Evening Chorus / Helen Humpreys
Toronto: HarperCollins, c2015.
Now this is quite a different kind of war story. It's quieter, slower-paced, and more about three people's lives and how the war creates a 'before & after' for them, how it changes the trajectory of their lives.
James is an English soldier, who is in a German POW camp. He survives the tedium and control, and random acts of violence, over five years by watching a family of Redstarts (birds) just outside the camp. His interest in birds and in logging his findings draws the attention of the Kommandant, who has a similar interest. Humphreys was inspired by the story of John Buxton, a birder with a similar war experience, but James is a clearly fictional character. She also used real life anecdotes a couple of more times in the book, in both of the women's stories.
The women: James' young wife Rose, who married him in a rush as he was heading off to war. She is now drawn into an affair with another RAF officer, as she really has no strong feeling for James. This will shape the rest of her life. And Enid, James' sister -- a tough and independent Londoner who loses her home, job, and lover in a bomb raid, and comes to live with Rose. The two women clash both in their approach to life in general, and in their attachment to James. But they eventually come to a livable compromise and even form a bit of an unexpected friendship.
And then James comes home. How do the three re-engage in everyday life after such a momentous experience? That is the key to this book. Humphreys doesn't examine the daily horrors of war so much as the effects on its survivors.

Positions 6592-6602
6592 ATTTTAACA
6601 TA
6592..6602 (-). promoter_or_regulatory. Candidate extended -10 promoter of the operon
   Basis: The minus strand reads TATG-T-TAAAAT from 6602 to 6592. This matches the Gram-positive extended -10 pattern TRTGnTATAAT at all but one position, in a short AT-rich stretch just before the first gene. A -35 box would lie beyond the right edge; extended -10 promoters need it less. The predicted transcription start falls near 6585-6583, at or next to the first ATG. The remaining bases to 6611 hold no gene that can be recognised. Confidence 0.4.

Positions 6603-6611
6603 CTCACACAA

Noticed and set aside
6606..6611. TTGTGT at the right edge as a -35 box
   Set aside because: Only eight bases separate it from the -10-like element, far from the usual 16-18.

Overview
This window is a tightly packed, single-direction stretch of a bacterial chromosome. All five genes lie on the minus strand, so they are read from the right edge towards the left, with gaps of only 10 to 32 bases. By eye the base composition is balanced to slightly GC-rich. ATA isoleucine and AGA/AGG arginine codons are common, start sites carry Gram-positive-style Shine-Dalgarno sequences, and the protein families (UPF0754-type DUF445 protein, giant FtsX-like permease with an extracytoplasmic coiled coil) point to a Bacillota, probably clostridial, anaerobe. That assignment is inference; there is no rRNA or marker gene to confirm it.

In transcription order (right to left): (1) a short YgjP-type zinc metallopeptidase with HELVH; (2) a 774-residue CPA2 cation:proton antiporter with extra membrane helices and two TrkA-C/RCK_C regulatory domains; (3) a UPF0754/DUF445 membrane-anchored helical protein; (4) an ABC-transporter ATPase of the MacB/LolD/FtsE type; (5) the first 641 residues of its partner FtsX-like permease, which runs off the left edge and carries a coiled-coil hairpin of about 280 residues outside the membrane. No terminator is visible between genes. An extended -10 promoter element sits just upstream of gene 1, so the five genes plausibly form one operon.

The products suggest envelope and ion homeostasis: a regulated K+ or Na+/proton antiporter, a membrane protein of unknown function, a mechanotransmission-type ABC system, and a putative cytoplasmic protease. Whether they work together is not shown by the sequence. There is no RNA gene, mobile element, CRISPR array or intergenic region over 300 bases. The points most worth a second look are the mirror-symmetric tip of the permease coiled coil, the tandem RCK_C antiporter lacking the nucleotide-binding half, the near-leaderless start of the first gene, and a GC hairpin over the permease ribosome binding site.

It's a very quiet and still book despite the context of war. The writing is finely polished, with every phrase considered. The emotion in the story is often described rather than shown; the British habit of reserve is reflected in this choice. And the quiet sense of storytelling reaches into the conclusion, as well; I didn't feel that there was a big resolution, nobody suddenly solved everything and became proactive. Rather, they all just kept drifting along in the direction their actions had shifted them in. Even when those are relatively positive, ie: James writes a seminal book on Redstart behaviour, the characters don't seem all that excited by life anymore.
I thought it was beautifully written, with nature's strength and beauty highlighted. But I did find that the bird metaphors sometimes leaned toward being a little bit obvious. And in the end, the quiet and measured pace of the book felt a bit dry to me. I wanted a little more of something, anything, to happen.
So while I admire Humphreys' skill at taking a WWII story in a much different direction than found usually in this genre, I still prefer her earlier Coventry, for its more active protagonist and sense of immersion in the war years.